Source

Mark L. Peisch correspondence and papers

Title
Mark L. Peisch correspondence and papers, 1903-1997.
Description
252 items.
Abstract
Mark Lyons Peisch (b. 1921) received his B.A. in History and History of Art from Dartmouth College in 1944. At Dartmouth, he was introduced by Professor Hugh Morrison, noted scholar of Louis Sullivan, to the work of Chicago School architects Walter Burley Griffin and Marion Mahony Griffin. After his release from military service in 1947, Peisch taught briefly at Dartmouth before entering Columbia University in 1949 as a graduate student in the Department of Fine Arts and Archeology. While researching his doctoral thesis on the Griffins and their contemporaries, Peisch counted as his mentors such noted historians and scholars as William Bell Dinsmoor, Talbot Hamlin, Adolf Placzek, Jacques Barzun, Meyer Schapiro, and Rudolph Wittkower. While a graduate student, Peisch also held various positions within the university's administration and, under the direction of Everard Upjohn, regularly taught the "Masterpieces of Fine Arts" course within the Core Curriculum program of Columbia College. Peisch was awarded his Ph.D. from Columbia in 1959 with the completion of his dissertation "The Chicago School and Walter Burley Griffin, 1893-1914: Growth and Dissemination of an Architectural Movement and a Representative Figure," which was published in 1964 by Columbia University Press and Random House as "The Chicago School of Architecture: Early Followers of Sullivan and Wright." Although Peisch primarily held positions in academic administration at Columbia University and other institutions throughout his career, he continued his interest in the architects of the Prairie School, writing entries on Walter Burley Griffin and Marion Mahony Griffin for Macmillan Encyclopedia and serving as a consultant for the 1999 documentary "Walter Burley Griffin: In His Own Right."
Arrangement
This material is arranged in seven subseries: Correspondence, Photographs, Presentations, Publishing, Reference Files, Reference Notes, and Writings. Correspondence is arranged alphabetically by correspondent name; materials in the remaining subseries are arranged chronologically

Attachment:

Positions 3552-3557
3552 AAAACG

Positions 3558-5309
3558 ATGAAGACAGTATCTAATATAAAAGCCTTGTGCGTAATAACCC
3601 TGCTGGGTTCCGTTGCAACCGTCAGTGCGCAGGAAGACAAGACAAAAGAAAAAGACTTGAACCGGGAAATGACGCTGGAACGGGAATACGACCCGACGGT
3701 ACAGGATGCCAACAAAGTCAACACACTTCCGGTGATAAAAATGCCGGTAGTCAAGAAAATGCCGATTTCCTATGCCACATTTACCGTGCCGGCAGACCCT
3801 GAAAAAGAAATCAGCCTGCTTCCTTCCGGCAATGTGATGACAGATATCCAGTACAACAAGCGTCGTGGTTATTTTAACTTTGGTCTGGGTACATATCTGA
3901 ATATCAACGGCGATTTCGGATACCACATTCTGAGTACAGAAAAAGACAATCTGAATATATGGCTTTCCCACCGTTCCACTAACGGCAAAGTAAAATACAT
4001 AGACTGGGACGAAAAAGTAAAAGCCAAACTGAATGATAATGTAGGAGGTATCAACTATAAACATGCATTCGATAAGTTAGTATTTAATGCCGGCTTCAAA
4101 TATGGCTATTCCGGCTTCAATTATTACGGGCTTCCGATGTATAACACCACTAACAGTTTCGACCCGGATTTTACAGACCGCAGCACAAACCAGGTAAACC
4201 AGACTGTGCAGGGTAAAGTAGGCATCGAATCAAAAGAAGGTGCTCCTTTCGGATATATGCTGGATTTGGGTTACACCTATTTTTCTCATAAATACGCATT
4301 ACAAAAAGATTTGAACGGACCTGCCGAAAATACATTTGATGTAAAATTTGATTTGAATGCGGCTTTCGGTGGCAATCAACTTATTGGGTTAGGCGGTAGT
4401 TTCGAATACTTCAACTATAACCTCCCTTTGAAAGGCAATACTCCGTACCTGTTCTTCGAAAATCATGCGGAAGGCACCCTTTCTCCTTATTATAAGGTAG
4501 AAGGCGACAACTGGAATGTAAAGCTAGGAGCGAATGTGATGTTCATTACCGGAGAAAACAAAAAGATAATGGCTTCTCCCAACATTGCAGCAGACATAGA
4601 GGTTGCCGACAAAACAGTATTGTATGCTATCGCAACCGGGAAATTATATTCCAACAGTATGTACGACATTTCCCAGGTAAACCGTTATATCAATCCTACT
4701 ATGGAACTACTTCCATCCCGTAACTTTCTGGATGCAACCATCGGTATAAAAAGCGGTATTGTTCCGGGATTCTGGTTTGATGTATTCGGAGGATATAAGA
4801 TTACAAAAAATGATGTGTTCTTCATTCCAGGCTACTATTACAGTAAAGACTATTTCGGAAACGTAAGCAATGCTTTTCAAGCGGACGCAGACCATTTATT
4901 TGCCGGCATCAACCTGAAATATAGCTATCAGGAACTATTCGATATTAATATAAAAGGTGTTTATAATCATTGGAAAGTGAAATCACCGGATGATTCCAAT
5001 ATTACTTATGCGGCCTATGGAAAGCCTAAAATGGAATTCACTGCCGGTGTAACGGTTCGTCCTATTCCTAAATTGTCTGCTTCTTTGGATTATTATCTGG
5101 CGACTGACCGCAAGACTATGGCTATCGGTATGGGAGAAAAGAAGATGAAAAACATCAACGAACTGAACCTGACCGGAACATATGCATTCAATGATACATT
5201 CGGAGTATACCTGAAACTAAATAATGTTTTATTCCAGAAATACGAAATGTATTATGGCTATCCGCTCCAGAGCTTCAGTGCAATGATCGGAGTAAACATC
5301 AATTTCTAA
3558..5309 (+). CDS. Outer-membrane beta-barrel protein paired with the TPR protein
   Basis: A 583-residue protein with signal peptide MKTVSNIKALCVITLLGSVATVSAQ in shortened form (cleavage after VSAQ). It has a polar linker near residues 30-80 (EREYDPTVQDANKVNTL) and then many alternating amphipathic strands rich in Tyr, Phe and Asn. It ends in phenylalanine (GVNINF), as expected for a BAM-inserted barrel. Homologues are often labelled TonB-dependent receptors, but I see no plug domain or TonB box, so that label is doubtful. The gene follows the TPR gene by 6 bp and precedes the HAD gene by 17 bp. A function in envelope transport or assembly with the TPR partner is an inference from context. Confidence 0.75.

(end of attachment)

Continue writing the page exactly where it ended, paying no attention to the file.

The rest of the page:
Summary
This collection contains primarily correspondence related to Peisch's Ph.D. thesis on the work of Chicago architects associated with the Prairie School movement. Much of the material is about Walter Burley Griffin and Marion Mahony Griffin's work in the United States and Australia and includes letters from and about Marion Mahony Griffin, Francis Barry Byrne, William Gray Purcell, William L. Steele, and George Grant Elmslie. The collection also includes some photographs, clippings, lectures, and papers related to the later publication of Peisch's thesis in book form as "The Chicago School of Architecture: Early Followers of Sullivan and Wright" (New York : Random House, 1964). Lastly, the collection contains a small number of reference files, some gathered long after the completion of Peisch's thesis.
Restrictions
One item in this collection is restricted from patron use due to its physical condition; the remainder of the collection is available for use by qualified readers by appointment in the Department of Drawings & Archives, Avery Architectural and Fine Arts Library at Columbia University. For further information and to make an appointment, please call (212) 854-4110 or email avery-drawings@libraries.columbia.edu.
Columbia University is providing access to the materials in the Library's collections solely for noncommercial educational and research purposes. The unauthorized use, including, but not limited to, publication of the materials without the prior written permission of Columbia University is strictly prohibited. Permission to publish must be obtained in writing from the Director, Avery Architectural & Fine Arts Library, Columbia University, 1172 Amsterdam Ave., MC 0301, New York, NY 10027. In addition to permission from Columbia University, permission of the copyright owner (if not Columbia University) and/or any holder of other rights (such as publicity and/or privacy rights) may also be required for reproduction, publication, distributions, and other uses. Responsibility for making an independent legal assessment of any item and securing any necesary permissions rests with the persons desiring to publish the item. Columbia University makes no warranties as to the accurary of the materials or their fitness for a particular purpose.
Subjects (Genre)
Format
Manuscript Manuscript/Archive